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Larger Q(10) of carbon decomposition in finer soil particles does not bring long-lasting dependence of Q(10) on soil texture
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Ding F, Sun WJ*, Huang Y, Hu XY
PubYear : 2018
Volume : 69  Issue : 2
Publication Name : European Journal of Soil Science
Page number : 336-347
Abstract :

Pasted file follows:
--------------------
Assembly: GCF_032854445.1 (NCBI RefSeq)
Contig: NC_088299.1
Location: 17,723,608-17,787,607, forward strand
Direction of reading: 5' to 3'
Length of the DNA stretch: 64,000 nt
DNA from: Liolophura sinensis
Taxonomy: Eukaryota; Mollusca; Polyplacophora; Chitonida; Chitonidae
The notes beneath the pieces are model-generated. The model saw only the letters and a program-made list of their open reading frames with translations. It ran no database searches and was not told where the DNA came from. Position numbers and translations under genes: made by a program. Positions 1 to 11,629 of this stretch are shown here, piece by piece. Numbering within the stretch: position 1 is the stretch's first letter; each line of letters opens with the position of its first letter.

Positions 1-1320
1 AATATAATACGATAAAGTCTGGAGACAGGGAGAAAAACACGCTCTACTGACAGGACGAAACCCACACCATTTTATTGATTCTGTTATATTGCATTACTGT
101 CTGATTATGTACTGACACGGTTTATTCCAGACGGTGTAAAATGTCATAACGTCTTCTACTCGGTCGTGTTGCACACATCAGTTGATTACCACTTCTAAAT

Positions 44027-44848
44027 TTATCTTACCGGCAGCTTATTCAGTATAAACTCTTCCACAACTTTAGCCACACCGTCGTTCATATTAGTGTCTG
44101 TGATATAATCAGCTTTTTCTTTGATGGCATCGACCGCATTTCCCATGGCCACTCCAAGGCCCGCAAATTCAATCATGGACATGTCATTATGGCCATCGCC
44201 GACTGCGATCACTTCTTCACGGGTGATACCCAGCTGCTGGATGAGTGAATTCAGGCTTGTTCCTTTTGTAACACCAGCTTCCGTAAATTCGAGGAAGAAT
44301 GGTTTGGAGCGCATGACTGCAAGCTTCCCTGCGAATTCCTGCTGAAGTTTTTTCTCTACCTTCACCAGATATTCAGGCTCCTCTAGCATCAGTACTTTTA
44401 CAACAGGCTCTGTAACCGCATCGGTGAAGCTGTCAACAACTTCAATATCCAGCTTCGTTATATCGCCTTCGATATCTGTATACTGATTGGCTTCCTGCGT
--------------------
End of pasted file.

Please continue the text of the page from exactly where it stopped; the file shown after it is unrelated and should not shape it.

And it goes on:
Soil particlesize fractionation is a reliable approach for the separation of carbon (C) pools with different stabilities. Our previous study found that C decomposition in fine soil particles had greater temperature sensitivity (Q10) than in coarse particles in grassland and forest soils. However, it is not known whether this phenomenon occurs in cropland soil and whether it generally suggests a dependence of Q10 on soil texture. We carried out a 107day incubation of isolated soil particles from cropland soil, including paddy and upland, with contrasting fertilizer applications. The incubation was carried out over three shortterm cycles of sequentially changing temperatures between 5 and 30°C at 5°C intervals. The results indicated that C decomposition was faster in the sand (>50 μm) fraction than in the silt (2–50 μm) and clay (<2 μm) fractions. However, Q10 was generally larger in the clay fractions than in the other two fractions for all types of cropland soil, which is in accordance with our previous study. This suggested that the passive C pool is more sensitive to climate warming than the labile C pool. Considering the aforementioned Q10 pattern across soil particles, we hypothesized that finetextured soil should have a larger Q10 than coarsetextured soil. However, we observed this outcome in the first and second temperature cycles only, but not in the third. In conclusion, a larger Q10 in finer soil particles is probably a widespread phenomenon, but it does not bring a longlasting dependence of Q10 on soil texture.


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